LIFE FROM THE OTHER SIDE
When an average student steps into a cab at 2 a.m. on a Saturday night, he or she probably doesn’t give much thought to the man or woman behind the wheel. What did it take for him or her to get there?
The process of becoming a cab driver is fairly straightforward. Drivers must obtain a Class E license from the DMV and be certified by the Ithaca police department after a background check, physical examination, fingerprinting and photograph.
In a college town like Ithaca, the weekends generate a lot of business for Taxi services.
According to Ralph Sirico, owner and operator of A-Plus Taxi, his company receives more calls than it can handle on a weekend night. Nonetheless, he has witnessed a decline in business of late.
“I’ve noticed lately that kids aren’t partying as hard as they used to,” he said. “It’s not only the economy. At the end of the month, a lot of people don’t have a lot of money. Even the kids.”
Steve of Ithaca Dispatch made the same observation.
“I think the number of parties has probably gone down a little because of the bad economy.”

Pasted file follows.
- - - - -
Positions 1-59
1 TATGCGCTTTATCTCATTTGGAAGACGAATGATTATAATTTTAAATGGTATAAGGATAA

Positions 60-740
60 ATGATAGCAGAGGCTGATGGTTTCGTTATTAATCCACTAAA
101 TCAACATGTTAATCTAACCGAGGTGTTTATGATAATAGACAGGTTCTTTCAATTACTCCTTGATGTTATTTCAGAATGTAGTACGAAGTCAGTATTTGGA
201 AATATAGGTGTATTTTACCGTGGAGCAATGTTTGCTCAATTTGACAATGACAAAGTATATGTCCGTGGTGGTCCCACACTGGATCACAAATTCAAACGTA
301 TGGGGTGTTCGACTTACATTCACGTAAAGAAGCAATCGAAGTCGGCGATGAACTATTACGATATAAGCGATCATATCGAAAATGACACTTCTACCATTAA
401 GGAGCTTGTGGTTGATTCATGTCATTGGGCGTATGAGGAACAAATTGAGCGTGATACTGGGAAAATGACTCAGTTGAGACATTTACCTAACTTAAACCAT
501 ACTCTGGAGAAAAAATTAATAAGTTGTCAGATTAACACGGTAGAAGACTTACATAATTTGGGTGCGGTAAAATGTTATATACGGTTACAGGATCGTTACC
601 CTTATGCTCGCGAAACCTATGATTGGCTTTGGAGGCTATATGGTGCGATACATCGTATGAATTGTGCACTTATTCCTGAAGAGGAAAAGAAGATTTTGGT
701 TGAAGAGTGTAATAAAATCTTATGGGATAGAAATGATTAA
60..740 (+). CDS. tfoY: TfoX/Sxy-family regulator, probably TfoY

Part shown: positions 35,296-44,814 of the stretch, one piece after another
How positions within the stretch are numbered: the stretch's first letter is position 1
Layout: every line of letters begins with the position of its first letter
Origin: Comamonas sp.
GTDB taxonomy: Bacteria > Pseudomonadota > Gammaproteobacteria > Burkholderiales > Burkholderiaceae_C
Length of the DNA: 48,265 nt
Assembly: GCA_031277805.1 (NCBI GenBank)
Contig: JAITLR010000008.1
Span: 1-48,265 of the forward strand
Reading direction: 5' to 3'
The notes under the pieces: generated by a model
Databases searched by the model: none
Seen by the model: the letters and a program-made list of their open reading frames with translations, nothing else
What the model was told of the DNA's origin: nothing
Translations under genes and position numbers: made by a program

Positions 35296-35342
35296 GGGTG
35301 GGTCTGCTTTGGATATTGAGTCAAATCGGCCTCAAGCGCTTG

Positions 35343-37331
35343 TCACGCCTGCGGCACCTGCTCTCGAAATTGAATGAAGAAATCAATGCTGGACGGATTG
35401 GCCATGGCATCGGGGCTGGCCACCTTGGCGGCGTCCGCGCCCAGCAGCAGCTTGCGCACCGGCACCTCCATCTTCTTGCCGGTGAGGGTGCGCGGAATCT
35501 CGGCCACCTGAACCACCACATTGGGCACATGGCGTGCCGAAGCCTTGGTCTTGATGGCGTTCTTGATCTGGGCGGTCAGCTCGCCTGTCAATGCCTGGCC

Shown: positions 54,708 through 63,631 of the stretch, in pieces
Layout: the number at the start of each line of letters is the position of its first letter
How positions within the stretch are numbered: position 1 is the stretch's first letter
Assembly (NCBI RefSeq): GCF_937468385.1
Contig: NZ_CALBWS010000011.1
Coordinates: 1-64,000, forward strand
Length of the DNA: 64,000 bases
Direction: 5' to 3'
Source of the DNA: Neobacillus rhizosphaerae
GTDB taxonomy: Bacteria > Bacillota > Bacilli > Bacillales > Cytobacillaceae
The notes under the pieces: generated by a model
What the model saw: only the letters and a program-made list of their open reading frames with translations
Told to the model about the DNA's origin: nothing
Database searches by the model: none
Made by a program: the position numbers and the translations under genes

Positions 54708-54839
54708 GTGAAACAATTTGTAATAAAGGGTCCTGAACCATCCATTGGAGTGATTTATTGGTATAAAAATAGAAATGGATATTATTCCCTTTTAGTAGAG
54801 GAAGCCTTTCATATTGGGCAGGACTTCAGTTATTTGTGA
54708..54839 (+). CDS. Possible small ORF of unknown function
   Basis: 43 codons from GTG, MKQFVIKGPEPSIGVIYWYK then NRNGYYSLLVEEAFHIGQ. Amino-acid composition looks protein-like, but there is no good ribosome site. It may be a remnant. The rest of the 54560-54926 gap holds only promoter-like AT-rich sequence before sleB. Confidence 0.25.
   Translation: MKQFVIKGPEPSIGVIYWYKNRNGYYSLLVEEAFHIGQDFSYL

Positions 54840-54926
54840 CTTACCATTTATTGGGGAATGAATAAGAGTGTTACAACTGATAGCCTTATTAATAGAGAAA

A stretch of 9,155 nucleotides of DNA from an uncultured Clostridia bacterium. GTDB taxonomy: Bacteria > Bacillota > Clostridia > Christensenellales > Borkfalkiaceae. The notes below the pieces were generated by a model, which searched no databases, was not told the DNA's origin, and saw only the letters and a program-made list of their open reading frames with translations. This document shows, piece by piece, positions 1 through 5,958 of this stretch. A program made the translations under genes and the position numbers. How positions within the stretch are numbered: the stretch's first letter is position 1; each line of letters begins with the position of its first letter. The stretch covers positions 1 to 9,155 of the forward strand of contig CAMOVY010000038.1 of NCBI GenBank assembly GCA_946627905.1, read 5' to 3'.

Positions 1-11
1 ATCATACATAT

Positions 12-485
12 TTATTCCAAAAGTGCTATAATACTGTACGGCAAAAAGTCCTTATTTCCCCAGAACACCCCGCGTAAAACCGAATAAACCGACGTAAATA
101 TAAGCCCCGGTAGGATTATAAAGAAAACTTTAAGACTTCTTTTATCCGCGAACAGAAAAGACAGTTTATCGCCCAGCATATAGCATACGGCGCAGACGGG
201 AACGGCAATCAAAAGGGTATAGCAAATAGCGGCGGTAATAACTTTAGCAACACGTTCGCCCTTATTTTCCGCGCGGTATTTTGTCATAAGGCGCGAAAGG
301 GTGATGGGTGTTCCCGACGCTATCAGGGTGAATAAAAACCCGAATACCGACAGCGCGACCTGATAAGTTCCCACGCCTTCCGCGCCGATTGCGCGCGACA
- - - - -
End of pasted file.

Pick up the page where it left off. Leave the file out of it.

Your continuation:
“Our business on a Saturday or Friday night is generated by parties at Cornell and kids acting responsibly and calling a cab [instead of driving],” he said. “There’s been a dip in business this year between midnight and 3 a.m.”
Conveniently easy to remember, (607) 277-7777 connects to the Ithaca Dispatch, which fields Yellow Cab, Cayuga Taxi and University Taxi. With 20 cars and approximately 50 drivers, Ithaca Dispatch is the largest local taxi company.
“A lot of people watch Taxi Cab Confessions and they think you get the juicy stuff all the time. That doesn’t really happen.”
Steve did have some stories to share, though.
“One New Year’s Eve I transported six female impersonators for 25 miles. That was an interesting ride.”
Though Steve considers most of his passengers to be reasonable, he does not linger over the ones who aren’t.